PRINT January 2004


the televised war in Iraq

THE STRANGEST IMAGE of combat in Iraq was also the most normal: the virtually unchanging view of a Baghdad streetscape recorded from the hotel where most Western journalists were headquartered. As an image of war, this bland prospect could hardly compete with the pyrotechnic graphics and rousing martial music of the network news reports in which it was broadcast, and yet for me it was profoundly unsettling. How can one not marvel at the temerity of an invading force’s media horde checking into one of the best hotels in a city under siege to monitor its bombardment? To be fair, fighting did not always remain at a safe distance—I particularly remember the report of one correspondent who was hunkered down in her closet or bathroom—but for much of the official war, the camera’s unblinking eye surveyed the street outside, registering little more than an occasional flash in the sky. Here was a reenactment of Warhol’s Empire (1964)—the eight-hour film in which a stationary camera records the Empire State Building nearly from dusk to dawn—but without the ostensible irony of the artist’s title. For indeed, blank vision, in which little knowledge is gained but where time accumulates ad nauseum, is one of the most virulent tactics of contemporary imperialism—what better way of thinking, for instance, of the globalization of Hollywood’s televisual and cinematic codes? Such endless circulation of the commercial genres of American media is what, in discussing the advent of recorded music, French political economist Jacques Attali calls “stock-piling,” in which the consumer buys more music than she or he can ever listen to in order to experience the privilege of possession with regard to a “substance” like time that would seem to be beyond appropriation.

In the most literal sense, then, the reporters housed in Baghdad hotels, like their colleagues on the battlefield, were embedded. And indeed, given that the latter were unable to disclose their positions or anything at all about the substance of “their” units’ activities, the reporters in the field, just like their counterparts in Baghdad, showed us nothing. But this is not quite right: They showed us ourselves. The prospect of the Baghdad street was not so different from the view I saw out a Holiday Inn window in Cleveland during a recent cross-country trip, and certainly the reporters embedded in the field were showing us little more than the soldiers themselves, endowing them with the unpolished glamour of reality TV. This sort of panoptic vision, which sees only itself wherever it goes, is one of imperialism’s premier methods of neutralizing resistance, by wishing otherness away. As the new-media theorist Lev Manovich has brilliantly observed, in a world structured by the navigational protocols of the Internet, seeing is acting. The embedded eyes that broadcast this war deployed a type of violence just as real as the bombs they so often didn’t record.

Why should any of this be discussed in the pages of an art magazine? Formalism has a pretty bad name among socially concerned and left-oriented artists and art historians, yet we live in a world structured by a rigorous discipline of form. We’re haunted by a sense of our own irrelevance as critical or aesthetic practitioners, afraid that our whole enterprise is little more than a fancy mode of retailing. And yet all around us, political speech, in which I include coverage of the Iraq war, is conducted in terms that would be familiar to many a viewer of video installations or underground films from the 1960s to the present day. To take up the comparison I’ve already made, Warhol’s early monocular films, like Empire, introduce the unblinking eye in order to distinguish machine vision from human sight. As artist Stephen Prina has remarked, Empire demands a new kind of spectatorship: Each viewer must learn how to “see” it. In that impossibly long film, the camera’s unwavering gaze is something alien that must be accommodated (or contested) by a viewer who is provoked through anger or boredom. On the other hand, the implacability of what Soviet revolutionary filmmaker Dziga Vertov called the Kino-Eye, the endlessly restless and perfectible mechanical vision of the camera, is made palatable to the contemporary American consumer of war coverage by becoming a perversely reassuring proof that “we” are there and “we” are all there is to see or, pace Manovich, that seeing is commanding. As critics and artists, let’s not assume the political irrelevance of our practices on the one hand or dispense with visual analysis on the other. Rather, let’s demonstrate the centrality of rigorous formalism to any demand for a different kind of public vision. Two models presented themselves recently in Chelsea: at Dia, Pierre Huyghe’s brilliant Streamside Day Follies, 2003, in which a theater for his video projection of a suburban-cum-pagan celebration is constituted through moving walls, and at Metro Pictures, Isaac Julien’s three-screen work Baltimore, 2003, in which characterization and spatial positioning are radically denaturalized through their refraction across three shifting surfaces and multiple camera angles. Both works insist on the particularity and contingency of the camera’s position at the moment of recording and the projector’s location at the moment of presentation. Let’s demand that the media’s embedded eyes wake up and get out a bit. Maybe if we had seen a few Iraqis on the screen, or even a blink of the eye, complacency around this immoral war would have begun to erode sooner.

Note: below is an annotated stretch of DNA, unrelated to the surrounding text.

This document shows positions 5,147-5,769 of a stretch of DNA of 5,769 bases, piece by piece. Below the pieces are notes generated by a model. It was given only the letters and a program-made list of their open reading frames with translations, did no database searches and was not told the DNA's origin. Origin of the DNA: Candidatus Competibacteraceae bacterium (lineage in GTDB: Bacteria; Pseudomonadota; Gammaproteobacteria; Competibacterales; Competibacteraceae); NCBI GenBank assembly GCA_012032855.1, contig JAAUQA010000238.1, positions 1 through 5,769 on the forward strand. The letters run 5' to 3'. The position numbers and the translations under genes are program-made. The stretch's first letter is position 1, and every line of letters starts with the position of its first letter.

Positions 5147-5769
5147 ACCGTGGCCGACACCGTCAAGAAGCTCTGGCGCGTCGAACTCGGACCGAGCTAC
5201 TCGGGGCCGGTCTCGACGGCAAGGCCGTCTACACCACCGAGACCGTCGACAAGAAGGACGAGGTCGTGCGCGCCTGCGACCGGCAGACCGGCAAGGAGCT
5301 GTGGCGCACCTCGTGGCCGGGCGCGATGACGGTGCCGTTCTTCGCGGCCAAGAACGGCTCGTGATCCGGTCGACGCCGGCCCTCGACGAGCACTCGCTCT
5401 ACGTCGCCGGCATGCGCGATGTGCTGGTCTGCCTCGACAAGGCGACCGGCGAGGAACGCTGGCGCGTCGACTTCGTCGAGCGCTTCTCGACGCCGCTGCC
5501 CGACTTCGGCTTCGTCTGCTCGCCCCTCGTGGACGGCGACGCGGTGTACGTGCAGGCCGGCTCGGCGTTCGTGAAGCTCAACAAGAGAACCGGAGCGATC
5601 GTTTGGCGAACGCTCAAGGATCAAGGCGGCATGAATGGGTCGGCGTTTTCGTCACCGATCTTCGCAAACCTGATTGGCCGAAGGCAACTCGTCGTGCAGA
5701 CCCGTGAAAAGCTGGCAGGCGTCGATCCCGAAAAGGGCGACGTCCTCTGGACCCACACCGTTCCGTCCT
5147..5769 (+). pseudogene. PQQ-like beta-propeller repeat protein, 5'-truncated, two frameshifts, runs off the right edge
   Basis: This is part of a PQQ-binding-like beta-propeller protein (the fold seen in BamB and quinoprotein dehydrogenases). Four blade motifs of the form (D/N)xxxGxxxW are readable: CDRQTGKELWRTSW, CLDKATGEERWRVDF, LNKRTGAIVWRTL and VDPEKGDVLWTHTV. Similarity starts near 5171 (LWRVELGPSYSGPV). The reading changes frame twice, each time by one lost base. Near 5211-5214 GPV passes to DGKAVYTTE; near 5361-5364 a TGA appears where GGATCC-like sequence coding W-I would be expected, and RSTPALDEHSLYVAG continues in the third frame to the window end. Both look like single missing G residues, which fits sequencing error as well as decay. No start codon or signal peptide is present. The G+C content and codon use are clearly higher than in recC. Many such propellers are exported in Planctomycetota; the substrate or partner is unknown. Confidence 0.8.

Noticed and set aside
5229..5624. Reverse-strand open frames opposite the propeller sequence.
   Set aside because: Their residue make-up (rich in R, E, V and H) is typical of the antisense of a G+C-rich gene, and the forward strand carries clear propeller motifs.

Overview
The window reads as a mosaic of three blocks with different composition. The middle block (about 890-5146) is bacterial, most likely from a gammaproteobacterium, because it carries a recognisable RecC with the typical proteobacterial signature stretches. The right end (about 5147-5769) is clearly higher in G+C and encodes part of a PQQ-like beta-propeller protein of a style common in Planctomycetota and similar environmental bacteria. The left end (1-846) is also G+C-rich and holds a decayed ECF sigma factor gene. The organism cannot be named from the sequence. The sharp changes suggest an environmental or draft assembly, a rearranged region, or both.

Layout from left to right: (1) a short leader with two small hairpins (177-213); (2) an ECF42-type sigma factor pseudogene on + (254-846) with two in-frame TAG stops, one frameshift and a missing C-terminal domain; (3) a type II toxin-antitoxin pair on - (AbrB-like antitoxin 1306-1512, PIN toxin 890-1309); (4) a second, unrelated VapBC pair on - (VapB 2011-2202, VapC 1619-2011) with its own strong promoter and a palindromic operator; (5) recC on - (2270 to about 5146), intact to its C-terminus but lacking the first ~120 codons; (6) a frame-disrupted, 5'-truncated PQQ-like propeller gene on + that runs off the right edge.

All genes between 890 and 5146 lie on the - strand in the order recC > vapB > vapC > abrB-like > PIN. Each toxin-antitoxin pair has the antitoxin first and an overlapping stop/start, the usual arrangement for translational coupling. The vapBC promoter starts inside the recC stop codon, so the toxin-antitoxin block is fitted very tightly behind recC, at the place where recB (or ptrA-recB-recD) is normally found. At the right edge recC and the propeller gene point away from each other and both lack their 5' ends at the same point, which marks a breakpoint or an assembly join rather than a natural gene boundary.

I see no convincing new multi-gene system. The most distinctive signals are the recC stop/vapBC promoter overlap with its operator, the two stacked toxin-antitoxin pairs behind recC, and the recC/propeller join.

David Joselit, professor of art history at Yale University, is the author of Infinite Regress: Marcel Duchamp 1910–1941 and American Art Since 1945.